In Canada, the matter of physician-assisted suicide and euthanasia is of shared jurisdiction between the provincial and the federal legislatures. While the federal parliament has the authority to legislate in criminal matters under paragraph 91 (27) of the Constitutional Act of 1867, paragraphs 92 (7), (13) and (27) of the Constitution authorize the provincial parliaments to legislate in matters concerning health. As such, both the federal and the provincial levels of government may validly legislate on medical assistance in dying, depending on the circumstances and the focus of the legislation (Carter 2015, ¶ 53).

Federal legislation

On the federal level, legislation concerning medical assistance in dying was passed on June 17, 2016. After a very heated debate between the House of Commons and the Senate, Bill C-14, An Act to amend the Criminal Code and to make related amendments to other Acts (medical assistance in dying), received the royal assent and came into force. This new federal law amends the Criminal Code and establishes the conditions and the procedure under which one may receive medical assistance in dying. The legislation authorizes and governs active euthanasia as well as physician-assisted suicide. However, it appears that the scope of this law is much narrower than the ruling of the Supreme Court in Carter v Canada.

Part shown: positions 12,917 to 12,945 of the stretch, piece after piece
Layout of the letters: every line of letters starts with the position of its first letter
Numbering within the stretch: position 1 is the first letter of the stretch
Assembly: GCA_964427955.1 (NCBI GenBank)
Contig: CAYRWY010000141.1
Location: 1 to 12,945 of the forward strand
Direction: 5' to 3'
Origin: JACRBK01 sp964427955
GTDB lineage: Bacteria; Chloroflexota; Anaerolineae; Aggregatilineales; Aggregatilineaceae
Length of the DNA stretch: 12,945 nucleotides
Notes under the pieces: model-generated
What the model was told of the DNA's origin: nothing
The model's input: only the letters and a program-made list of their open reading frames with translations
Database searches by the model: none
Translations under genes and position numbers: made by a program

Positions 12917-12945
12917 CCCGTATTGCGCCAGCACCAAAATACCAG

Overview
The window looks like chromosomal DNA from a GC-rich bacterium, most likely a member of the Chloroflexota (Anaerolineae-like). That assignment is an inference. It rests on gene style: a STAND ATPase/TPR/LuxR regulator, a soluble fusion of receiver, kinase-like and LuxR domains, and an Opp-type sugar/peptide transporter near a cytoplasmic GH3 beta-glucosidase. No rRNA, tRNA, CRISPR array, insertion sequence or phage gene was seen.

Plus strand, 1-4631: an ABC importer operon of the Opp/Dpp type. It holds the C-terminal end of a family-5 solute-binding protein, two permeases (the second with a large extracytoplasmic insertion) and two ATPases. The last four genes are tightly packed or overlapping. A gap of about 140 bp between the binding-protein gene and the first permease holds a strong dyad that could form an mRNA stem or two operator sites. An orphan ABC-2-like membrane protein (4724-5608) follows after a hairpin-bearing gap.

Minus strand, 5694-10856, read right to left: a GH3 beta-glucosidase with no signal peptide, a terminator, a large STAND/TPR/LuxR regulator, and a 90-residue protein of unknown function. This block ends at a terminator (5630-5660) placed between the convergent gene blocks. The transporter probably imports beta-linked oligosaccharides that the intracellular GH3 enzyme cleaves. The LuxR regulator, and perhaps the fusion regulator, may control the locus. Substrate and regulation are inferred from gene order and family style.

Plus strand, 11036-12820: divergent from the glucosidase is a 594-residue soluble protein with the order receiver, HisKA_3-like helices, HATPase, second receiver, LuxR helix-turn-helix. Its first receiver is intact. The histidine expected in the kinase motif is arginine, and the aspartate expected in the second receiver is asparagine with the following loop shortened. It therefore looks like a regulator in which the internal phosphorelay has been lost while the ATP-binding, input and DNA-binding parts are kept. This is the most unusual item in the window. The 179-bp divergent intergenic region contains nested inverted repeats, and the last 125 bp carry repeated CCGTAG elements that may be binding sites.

• Eligibility Criteria and Other Conditions

In order to prevent suicide tourism, the federal government has established that only those who are eligible for health services funded by a government in Canada may receive medical assistance in dying. Other eligibility requirements include being 18 years old or older and being mentally competent. Additionally, one must have made a voluntary request free of external pressure and given informed consent to receive medical assistance in dying. This implies that individuals requesting such assistance must have received “information of the means that are available to relieve their suffering, including palliative care”. Lastly, in order to qualify for medical assistance in dying, one must have a grievous and irremediable medical condition (An Act to amend the Criminal Code and to make related amendments to other Acts (medical assistance in dying) § 2, adding § 241.2 (1) to the Criminal Code).

According to the law, a person can only be considered to have a grievous and irremediable medical condition if he or she has a serious and incurable illness, disease, or disability and if he or she is in an advanced state of irreversible decline in capability. The illness, disease, or disability or that state of decline has to cause enduring physical or psychological suffering that is intolerable to the person and that cannot be relieved under conditions that the person considers acceptable. Finally, their natural death has to become reasonably foreseeable, taking into account all of their medical circumstances. A prognosis does not necessarily have to be made as to the specific length of time that they have remaining (Id. § 2, adding §241.2 (2) to the Criminal Code).

  • Procedure & Safeguards